Are You Ready to Race for More?
It’s YOUR turn to make a difference. From first-timers to IRONMAN veterans, TEAM IMF Athletes finish each race with more than just a medal to hang. They walk away with a renewed appreciation for the IROMMAN journey, and everything that comes along with it. From training day-one to crossing that finish line, TEAM IMF teammates change more than just their own lives, they change the lives of thousands in the IRONMAN race communities.

It’s not too late to join this amazing group of athletes; there are still slots available at select U.S. IRONMAN Events! Learn more about how you can become a part of the movement by checking out the TEAM IMF Webpage, and start your journey to making a difference today!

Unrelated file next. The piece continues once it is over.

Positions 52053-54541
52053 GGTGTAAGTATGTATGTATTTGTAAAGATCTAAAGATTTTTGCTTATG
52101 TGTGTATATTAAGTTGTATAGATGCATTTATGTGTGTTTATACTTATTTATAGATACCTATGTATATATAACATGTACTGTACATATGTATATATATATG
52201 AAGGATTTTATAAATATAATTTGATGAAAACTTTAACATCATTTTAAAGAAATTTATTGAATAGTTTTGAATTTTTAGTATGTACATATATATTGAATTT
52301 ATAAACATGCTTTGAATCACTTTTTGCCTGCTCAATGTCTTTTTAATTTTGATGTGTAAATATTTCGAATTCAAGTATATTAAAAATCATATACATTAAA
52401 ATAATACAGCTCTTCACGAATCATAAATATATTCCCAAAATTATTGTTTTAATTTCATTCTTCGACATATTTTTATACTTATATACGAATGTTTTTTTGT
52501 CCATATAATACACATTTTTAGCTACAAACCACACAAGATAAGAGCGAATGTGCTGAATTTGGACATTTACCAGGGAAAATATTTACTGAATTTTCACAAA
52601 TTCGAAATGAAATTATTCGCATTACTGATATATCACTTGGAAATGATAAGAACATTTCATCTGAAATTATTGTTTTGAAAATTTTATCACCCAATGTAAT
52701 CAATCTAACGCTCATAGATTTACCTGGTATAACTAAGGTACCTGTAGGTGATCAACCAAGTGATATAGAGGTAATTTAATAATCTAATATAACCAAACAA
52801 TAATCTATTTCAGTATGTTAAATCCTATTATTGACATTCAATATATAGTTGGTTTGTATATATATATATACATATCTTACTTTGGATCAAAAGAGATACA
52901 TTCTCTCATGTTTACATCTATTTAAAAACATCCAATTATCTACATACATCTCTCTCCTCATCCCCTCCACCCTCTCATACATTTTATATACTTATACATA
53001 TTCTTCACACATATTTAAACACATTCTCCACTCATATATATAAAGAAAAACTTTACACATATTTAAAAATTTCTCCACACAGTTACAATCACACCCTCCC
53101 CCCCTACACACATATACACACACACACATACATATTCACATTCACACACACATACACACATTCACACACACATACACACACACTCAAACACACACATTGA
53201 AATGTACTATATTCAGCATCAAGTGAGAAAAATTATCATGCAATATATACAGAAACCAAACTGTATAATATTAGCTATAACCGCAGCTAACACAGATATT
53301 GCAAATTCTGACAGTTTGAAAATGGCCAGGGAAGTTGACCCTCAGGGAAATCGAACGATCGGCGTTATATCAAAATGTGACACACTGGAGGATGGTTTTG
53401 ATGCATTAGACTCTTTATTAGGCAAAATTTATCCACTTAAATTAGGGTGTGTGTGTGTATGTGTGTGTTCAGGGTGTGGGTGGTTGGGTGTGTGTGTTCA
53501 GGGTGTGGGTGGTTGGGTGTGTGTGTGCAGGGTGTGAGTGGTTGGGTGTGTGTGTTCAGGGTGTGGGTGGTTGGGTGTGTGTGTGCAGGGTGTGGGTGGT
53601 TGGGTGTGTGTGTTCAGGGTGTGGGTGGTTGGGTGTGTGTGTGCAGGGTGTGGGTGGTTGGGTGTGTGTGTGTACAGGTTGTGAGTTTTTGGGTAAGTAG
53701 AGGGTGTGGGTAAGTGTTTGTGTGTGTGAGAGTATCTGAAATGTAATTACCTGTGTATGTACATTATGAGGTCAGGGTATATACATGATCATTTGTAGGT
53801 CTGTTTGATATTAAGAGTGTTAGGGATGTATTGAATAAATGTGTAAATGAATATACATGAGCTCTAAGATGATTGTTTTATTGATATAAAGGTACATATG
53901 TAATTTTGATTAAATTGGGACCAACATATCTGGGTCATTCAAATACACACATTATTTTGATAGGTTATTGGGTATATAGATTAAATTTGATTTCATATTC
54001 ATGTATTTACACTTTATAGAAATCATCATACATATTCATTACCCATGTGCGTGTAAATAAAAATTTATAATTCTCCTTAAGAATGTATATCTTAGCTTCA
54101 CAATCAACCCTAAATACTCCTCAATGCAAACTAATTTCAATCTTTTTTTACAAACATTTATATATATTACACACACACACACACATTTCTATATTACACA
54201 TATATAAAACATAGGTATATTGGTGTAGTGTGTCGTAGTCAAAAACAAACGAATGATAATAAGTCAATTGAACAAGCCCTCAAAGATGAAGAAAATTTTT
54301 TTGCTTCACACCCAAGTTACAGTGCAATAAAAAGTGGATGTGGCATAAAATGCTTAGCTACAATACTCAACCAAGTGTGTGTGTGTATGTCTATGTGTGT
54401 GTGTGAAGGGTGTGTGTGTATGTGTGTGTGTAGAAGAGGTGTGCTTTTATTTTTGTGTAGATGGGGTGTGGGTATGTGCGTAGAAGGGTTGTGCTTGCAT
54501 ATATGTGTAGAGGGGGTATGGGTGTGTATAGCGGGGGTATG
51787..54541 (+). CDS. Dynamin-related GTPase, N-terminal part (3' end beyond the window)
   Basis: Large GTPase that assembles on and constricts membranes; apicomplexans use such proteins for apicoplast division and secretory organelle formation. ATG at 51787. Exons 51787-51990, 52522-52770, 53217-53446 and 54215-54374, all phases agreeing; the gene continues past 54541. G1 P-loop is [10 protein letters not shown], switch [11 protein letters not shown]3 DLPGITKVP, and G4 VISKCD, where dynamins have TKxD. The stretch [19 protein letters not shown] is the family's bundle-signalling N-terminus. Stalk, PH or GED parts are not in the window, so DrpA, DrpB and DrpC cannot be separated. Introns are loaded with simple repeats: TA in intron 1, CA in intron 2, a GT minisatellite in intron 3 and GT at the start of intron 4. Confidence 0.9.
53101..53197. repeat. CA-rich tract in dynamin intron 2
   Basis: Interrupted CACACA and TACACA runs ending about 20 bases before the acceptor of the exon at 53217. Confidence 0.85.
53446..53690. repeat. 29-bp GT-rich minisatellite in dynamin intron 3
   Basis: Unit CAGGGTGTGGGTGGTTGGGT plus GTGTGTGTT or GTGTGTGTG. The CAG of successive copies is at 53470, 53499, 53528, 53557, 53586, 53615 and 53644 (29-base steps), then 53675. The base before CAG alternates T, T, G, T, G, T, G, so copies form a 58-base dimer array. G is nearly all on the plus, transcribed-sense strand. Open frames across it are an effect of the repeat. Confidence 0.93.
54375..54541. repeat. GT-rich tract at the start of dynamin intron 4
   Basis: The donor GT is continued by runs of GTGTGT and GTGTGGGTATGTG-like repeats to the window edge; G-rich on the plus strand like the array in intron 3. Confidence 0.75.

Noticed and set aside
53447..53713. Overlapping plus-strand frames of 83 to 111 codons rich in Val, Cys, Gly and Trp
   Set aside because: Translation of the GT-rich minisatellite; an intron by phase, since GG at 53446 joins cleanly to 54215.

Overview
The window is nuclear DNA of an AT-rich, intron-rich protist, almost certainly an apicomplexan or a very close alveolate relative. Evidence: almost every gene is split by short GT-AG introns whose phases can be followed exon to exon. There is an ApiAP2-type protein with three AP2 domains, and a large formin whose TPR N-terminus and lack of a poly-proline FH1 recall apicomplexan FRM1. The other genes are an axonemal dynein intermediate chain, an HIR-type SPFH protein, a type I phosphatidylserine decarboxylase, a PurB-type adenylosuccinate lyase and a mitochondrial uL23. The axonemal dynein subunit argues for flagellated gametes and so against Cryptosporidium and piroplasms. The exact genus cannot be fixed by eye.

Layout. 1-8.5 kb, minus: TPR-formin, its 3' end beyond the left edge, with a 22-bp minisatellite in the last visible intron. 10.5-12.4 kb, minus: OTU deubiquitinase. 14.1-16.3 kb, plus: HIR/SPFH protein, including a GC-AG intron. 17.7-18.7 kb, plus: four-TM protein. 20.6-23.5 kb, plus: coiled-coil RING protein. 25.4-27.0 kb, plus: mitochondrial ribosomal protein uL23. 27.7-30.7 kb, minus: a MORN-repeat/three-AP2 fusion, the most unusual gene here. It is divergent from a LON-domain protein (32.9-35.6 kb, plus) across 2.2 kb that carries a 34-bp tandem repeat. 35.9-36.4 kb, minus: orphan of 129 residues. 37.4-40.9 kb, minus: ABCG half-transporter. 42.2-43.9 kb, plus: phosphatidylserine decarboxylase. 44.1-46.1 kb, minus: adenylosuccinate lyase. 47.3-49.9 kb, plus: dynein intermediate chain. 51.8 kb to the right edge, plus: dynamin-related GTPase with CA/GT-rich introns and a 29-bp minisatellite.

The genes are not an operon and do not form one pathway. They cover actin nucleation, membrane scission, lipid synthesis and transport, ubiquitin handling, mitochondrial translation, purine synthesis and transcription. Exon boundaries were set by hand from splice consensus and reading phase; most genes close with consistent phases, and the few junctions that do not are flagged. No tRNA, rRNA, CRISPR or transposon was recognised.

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TEAM IMF is The IRONMAN Foundation’s Fundraising program, in which athletes support The Community Behind The Course through their IRONMAN Journey. By committing to fundraise for The IRONMAN Foundation’s Community Fund, TEAM IMF teammates receive an entry into select U.S. IRONMAN events at no additional cost! Since inception, The IRONMAN Foundation has given back over $46 million in grant funding to deserving charitable organizations within our race communities, thanks to the outstanding dedication of IRONMAN Foundation Athletes. To learn more about how you can give back, and make an impact in IRONMAN race communities visit our website, www.ironmanfoundation.org.